Probably no character bears testament to the power of incessant fanboy whining than Green Lantern Hal Jordan.
Following his descent into madness after the destruction of his beloved Coast City, Hal Jordan became the maniacal villain Parallax!
Hal was originally a typical DC hero: that is, his biggest character trait was that he had a super power. An affable jock who, just like when you were in high school, had everything handed to him on a silver platter - an alien gave him a magic wishing ring that, (again) just like when you were in high school, let him do whatever he wanted. Up to a point.
When his hometown was destroyed, Hal tried to use his power to resurrect it. Of course, when his power ran out, so did the fantasy. He decided to confront his masters, cutting a swath of destruction through the galaxy on his way and leaving thousands of his fellow Green Lanterns abandonned and powerless. What a hero!
Arriving on the distant planet of Oa, Jordan blew up the central power battery, took all the energy for himself, created a new costume and left. It was one of the most abrupt transitions in comics, and pissed off a lot of fans. Kyle Rayner became the last Green Lantern, and Hal Jordan became one of history's greatest monsters.
No one knew what to do with Parallax any more than they knew what to do with Hal Jordan, so he was eventually combined with another useless character to create a third, even more unusable character. Yay! Thanks, DC! However, lame as Parallax was, his costume was pretty cool.
The task of redesigning Parallax fell to Darryl Banks, the best designer working in comics today. Hal's new costume was obviously not a uniform, as his last one had been, but a unique suit of armor. The look is great, using the same green, black and white color scheme as the original, while still managing to look vastly different. The colors are all slightly adjusted: black is dark grey, white is semi-metallic and there are two shades of green - a dark forest green and a lighter tone that has the same sparkle as the white.
Large shoulder pads frame a slightly raised collar that blends down into the concentric design in the center of Hal's chest and from there into the swatch that covers his stomach and back. The outer circle, a darker green bordered in white, moves out at the shoulder and flows down the outside of his arms before wrapping around the forearms and wrists to suggest gloves. The black on his legs is banded, like metal, and his boots now stretch up to the thigh, with a few areas of contrasting color to break up the lines. For the first time, Hal has a cape - it "attaches" to a large circle on each shoulder pad and has a slightly art deco design in white along the edges.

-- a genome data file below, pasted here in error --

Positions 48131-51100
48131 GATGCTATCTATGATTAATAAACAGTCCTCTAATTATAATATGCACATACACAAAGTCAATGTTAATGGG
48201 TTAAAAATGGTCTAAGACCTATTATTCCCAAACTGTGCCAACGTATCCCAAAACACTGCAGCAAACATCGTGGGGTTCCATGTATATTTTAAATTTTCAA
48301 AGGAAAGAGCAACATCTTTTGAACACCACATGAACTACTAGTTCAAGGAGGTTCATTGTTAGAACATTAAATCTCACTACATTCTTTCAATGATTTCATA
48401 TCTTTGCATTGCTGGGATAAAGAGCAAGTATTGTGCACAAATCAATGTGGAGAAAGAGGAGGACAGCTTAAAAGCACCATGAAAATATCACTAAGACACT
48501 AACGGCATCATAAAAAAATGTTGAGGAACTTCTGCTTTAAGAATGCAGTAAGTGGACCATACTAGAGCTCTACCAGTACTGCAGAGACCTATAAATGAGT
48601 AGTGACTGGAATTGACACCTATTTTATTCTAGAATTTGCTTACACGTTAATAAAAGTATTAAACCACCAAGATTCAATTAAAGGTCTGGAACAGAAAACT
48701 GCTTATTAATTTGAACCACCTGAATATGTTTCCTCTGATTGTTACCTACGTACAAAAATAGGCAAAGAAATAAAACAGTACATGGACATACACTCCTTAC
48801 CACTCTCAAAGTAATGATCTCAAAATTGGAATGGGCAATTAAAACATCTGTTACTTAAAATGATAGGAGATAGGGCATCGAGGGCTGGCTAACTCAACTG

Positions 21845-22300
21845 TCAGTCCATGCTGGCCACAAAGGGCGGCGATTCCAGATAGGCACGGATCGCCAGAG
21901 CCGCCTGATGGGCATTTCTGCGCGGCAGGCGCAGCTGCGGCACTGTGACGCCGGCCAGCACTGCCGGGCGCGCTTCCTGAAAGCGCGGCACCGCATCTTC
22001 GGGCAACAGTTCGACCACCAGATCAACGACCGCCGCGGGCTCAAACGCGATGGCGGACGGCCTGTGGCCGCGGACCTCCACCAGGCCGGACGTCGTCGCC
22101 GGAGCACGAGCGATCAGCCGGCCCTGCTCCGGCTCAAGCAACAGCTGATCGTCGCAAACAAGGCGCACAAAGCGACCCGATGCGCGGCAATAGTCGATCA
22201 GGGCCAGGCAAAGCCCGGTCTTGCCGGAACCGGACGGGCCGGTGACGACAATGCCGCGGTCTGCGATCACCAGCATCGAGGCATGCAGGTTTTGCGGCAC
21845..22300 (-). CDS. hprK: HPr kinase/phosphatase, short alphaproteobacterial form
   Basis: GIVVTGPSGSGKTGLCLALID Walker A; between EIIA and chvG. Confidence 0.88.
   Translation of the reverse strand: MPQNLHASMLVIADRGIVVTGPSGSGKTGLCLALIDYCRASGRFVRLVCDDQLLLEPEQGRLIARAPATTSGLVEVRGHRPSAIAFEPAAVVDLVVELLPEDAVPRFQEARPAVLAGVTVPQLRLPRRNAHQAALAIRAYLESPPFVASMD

DC Direct did a great job with this figure. The sculpt is excellent, with etched lines marking the edges of all that intricate detail. Hal's face looks appropriately aged - remember, this is before all the silly retconning that's gone on in recent months.
Articulation is just what you'd expect from DCD, though for some reason Hal got ankles in addition to his neck, shoulders, elbows, wrists, hips and knees. If you look behind his cape, you'll see that his pose is strangely exagerrated - he's got his back arched a bit too far. Maybe they did it for balance, but that's just silly - he comes with a 3 3/4" diameter logo base. The base is molded from translucent green plastic, which is great, and uses white paint and negative space to make the classic GL logo.
Originally, "Emerald Twilight" was supposed to be a much different story, with a war between two factions of Guardians and the Green Lantern Corps. At the end, Hal would have merged with the battery, becoming Parallax and heading off to explore space as a paladin - thus the armor. Kyle Rayner still would have become Earth's Green Lantern, and fans would have had the chance to judge him on his own merits.
But that didn't happen. Someone in DC editorial decided that story wasn't exciting enough to draw in new readers, replaced the writer and threw together a half-assed plot about Hal going insane and murdering the Corps. The change was handled extremely badly, but the results were the same: Hal was in space, Kyle was on Earth. It could have been left at that.
If not for the incessant whining of fanboys.
The fans of Hal (all dozen of them) congealed into a shrieking mass of petulance called H.E.A.T. - Hal's Emerald Attack Team. They spent months, years, a decade pestering and needling DC about Hal Jordan. They bought ads in Wizard and other magazines. They went to the cons en masse. They went to the 7-11 en masse. They wrote letters, sent emails, compsed love songs and crochetted afghans in honor of their hero, Hal.
No concession was enough. DC redeemed Hal and gave him a hero's death? No way. DC resurrected Hal and made him the Spectre? Nope. It was Green Lantern or nothing. DC, in true corporate style, eventually folded like a card table.
After a decade's absence, Hal is back as GL, and all the work done in the intervening years has been pitched right out the window. Oh well - at least we get a figure of the one and only time Hal Jordan was a character and not just a guy with a super power.
Who's the best Green Lantern: G'nort, the diamond guy or the one that looks like a broccoli? Tell us on our message board, The Loafing Lounge.